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Discussion Starter · #1 ·
These guys are hard to impress, and they're pleased with the Scion iQ!
That should say a lot to this Scion iQ community!

Just like what they said, only time will tell how well the iQ will do for it's self and for Toyota/Scion. It could be a brand changer or a big waste of time, money and resources.

So far I think it's one of the best vehicles Toyota/Scion has to offer!

Struggling not to become the Saturn of the Toyota world, Scion is rapidly exploring formerly unchartered territory in its bid to become something between the irrelevant unknown and the obvious mainstream. If not the most ultimately critical spike in Scion’s three-pronged attack, which also includes the tC and upcoming FR-S sport-oriented cars, the urban runabout iQ might be the most innovative.

Before you decry it as a mere copy of the not-so-Smart ForTwo, take a tour of the iQ. Punny name aside, iQ brings to the table a level of intelligent packaging heretofore unheard of in the burgeoning minicar class. It stretches just 120.1 inches long, which puts it around half the length of a crew-cab full-size pickup, but it is capable of fitting three passengers and a modest amount of luggage – a trio of backpacks, for instance – in impressive comfort. Then consider that its turning radius is a full three feet smaller than a typical compact car’s, and that it features more airbags than any other car on the market, and suddenly the iQ’s nomenclature begins to make sense.

Outsmarting the competition?
The powers that be in Japan decided that this rather ForTwo-looking three-door would be better marketed as a Scion in North America, rather than with the Toyota badge markets like Asia and Europe have seen for a couple of years. The reasoning? Scion plays the funky brother to staid Toyota, a personality the parent company hasn’t leveraged well until now.

And the iQ certainly looks feels less like a Toyota than, say, the larger Yaris. From the outside, it boasts styling cues like a a happy-to-see-you front fascia and a quirky B and C-pillar arrangement that were clearly cribbed from the ForTwo. But Scion’s engineers rightfully point out that the compact proportions don’t offer much room for form that isn’t functional, so each curve and add-on, like vertical flares on the front fascia, serves a purpose. (The flares help direct air around the front wheels to reduce drag). Even the roof-mounted spoiler, which seems like an out-of-place sporty styling cue, helps move air the most efficient way.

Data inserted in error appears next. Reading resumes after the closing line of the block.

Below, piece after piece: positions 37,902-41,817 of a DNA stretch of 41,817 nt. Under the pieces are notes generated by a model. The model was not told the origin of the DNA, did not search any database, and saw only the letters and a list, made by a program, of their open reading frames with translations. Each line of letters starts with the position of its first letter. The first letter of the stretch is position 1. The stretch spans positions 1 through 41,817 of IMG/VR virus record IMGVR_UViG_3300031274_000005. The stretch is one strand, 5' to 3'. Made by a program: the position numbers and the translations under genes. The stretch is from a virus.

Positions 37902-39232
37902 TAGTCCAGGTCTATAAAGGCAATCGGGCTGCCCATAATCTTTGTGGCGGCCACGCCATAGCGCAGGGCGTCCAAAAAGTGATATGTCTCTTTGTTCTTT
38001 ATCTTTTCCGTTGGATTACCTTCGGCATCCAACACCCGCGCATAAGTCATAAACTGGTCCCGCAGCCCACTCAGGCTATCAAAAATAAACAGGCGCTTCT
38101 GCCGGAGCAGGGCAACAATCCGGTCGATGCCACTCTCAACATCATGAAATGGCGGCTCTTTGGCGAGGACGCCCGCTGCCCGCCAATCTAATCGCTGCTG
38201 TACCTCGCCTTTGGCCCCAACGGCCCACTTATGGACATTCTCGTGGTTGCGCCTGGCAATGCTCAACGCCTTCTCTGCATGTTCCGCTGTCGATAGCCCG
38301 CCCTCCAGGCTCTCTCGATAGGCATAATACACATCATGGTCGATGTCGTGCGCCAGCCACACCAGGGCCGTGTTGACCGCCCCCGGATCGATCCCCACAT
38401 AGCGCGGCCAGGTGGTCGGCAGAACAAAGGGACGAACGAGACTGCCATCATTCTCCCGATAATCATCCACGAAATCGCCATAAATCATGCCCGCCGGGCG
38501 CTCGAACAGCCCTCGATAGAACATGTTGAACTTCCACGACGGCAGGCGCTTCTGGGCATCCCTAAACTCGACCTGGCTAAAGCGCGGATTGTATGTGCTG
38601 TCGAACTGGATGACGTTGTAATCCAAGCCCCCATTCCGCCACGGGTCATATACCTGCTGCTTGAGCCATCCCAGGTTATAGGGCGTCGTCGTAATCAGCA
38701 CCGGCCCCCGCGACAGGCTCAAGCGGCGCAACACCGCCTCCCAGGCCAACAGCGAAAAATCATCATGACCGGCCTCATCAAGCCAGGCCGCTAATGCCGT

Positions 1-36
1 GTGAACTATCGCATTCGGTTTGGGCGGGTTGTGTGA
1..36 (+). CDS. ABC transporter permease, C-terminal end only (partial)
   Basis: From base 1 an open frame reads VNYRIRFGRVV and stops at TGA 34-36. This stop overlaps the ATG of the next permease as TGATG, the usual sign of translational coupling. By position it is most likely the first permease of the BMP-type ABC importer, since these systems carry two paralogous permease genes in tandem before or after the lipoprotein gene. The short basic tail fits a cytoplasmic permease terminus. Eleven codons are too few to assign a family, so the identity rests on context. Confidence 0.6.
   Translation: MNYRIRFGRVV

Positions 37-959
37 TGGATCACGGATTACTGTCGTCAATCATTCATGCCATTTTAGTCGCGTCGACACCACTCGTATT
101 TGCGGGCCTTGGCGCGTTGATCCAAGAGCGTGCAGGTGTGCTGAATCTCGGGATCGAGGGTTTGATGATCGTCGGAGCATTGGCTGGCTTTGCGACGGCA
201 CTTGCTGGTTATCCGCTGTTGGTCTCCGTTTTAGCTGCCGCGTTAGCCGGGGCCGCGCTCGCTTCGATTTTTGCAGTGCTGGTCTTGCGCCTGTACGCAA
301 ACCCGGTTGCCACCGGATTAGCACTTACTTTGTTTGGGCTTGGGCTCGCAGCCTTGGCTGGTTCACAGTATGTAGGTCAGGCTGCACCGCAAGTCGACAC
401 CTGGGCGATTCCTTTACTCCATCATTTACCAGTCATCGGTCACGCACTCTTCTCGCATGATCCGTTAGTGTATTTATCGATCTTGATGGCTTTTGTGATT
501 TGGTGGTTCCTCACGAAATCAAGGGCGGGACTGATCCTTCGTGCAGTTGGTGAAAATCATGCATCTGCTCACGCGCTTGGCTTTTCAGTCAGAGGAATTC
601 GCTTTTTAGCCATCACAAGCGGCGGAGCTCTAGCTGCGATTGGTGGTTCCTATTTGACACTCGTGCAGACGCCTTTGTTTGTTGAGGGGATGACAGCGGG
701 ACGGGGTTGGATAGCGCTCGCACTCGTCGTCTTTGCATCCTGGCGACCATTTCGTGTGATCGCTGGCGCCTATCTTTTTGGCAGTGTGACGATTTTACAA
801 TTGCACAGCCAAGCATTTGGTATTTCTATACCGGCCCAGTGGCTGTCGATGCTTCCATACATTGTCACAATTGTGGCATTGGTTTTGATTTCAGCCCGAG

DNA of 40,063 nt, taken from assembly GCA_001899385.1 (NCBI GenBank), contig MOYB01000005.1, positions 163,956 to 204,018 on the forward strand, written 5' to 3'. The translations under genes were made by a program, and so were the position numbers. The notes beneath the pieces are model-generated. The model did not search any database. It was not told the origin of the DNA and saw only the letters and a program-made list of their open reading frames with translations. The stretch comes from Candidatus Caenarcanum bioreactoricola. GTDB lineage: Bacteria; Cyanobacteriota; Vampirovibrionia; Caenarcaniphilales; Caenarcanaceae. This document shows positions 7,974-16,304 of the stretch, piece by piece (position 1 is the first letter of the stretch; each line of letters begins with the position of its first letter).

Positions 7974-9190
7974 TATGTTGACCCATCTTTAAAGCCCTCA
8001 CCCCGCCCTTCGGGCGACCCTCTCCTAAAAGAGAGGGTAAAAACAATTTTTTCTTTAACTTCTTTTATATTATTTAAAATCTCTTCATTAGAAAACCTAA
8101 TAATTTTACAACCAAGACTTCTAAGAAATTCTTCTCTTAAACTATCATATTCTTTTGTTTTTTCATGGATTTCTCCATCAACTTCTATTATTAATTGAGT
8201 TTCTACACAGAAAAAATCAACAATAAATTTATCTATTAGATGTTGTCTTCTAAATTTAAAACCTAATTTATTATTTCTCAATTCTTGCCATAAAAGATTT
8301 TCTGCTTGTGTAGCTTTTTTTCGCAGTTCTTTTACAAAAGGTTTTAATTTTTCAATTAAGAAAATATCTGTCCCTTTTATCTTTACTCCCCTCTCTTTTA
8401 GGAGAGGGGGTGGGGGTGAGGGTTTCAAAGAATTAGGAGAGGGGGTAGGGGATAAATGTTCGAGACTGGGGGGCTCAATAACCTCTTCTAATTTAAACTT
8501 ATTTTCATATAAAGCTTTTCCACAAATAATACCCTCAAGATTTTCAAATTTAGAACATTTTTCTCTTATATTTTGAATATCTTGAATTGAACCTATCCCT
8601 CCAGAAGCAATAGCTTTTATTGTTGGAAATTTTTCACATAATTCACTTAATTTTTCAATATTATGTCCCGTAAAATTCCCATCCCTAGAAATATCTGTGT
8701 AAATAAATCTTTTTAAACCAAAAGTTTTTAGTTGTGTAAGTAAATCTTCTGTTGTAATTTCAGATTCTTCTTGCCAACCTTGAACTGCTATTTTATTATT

Pop the iQ’s dinky front hood and you’ll find an itty-bitty we’re running out of synonyms for “small”) 1.3-liter four-cylinder engine with Toyota’s Variable Valve Timing with Intelligence. On paper, it cranks out a dismal 94 horsepower at a sky-high 6,000 rpm and 89 lb-ft. of torque at 4,400 rpm, but the small dimensions pay off with a featherweight 2,100 lbs. curb weight.

An ultra-compact CVT with a sport mode and a braking mode for descending hilly terrain sends power to the front wheels, while a disc and drum setup stops the skinny (175-width) 16-inch steel wheels (alloys are about $650 from a wide accessory catalog typical of other Scions).

Clearly, there’s not much about this powertrain that is going to delight enthusiasts. But in practice, the iQ scoots along adroitly, with only a raspy buzz entering the cabin at higher rpms. Driven sanely, in the kind of situations urban owners might typically encounter, the iQ feels downright zippy. CVTs are rarely our favorite methods of putting power to the wheels, but Toyota rightly decided that the take rate for a five-speed stick shift would be so low that it couldn’t justify applying for costly certification.

Ride quality, with the standard front MacPherson struts and rear torsion beam, is firm and busy, but tolerable given the mere 78.1-inch wheelbase. Electric power steering is light on feel but nicely weighted, and it combined with the taut underpinnings and tight dimensions to give the iQ a pleasantly planted, yet tossable feel. Our drive time was exclusively on paved wilds of Houston, the largest city in the United States without zoning laws, so the closest thing we found to the Nurburgring was an exercise in zipping between the gas stations and drive-thru banks tucked curiously between houses. At least we were able to stumble across Daniel Boone Cycles, Houston’s oldest – and certainly quirkiest – bicycle shop (pictured in some photos). Our iQ tester felt right at home.

We also sampled an iQ with the dealer-installed TRD lowering springs. While that iQ – the orange one in our photos – had an especially squat appearance, we judged impact harshness to be on the wrong side of “railroad car.” Try before you buy.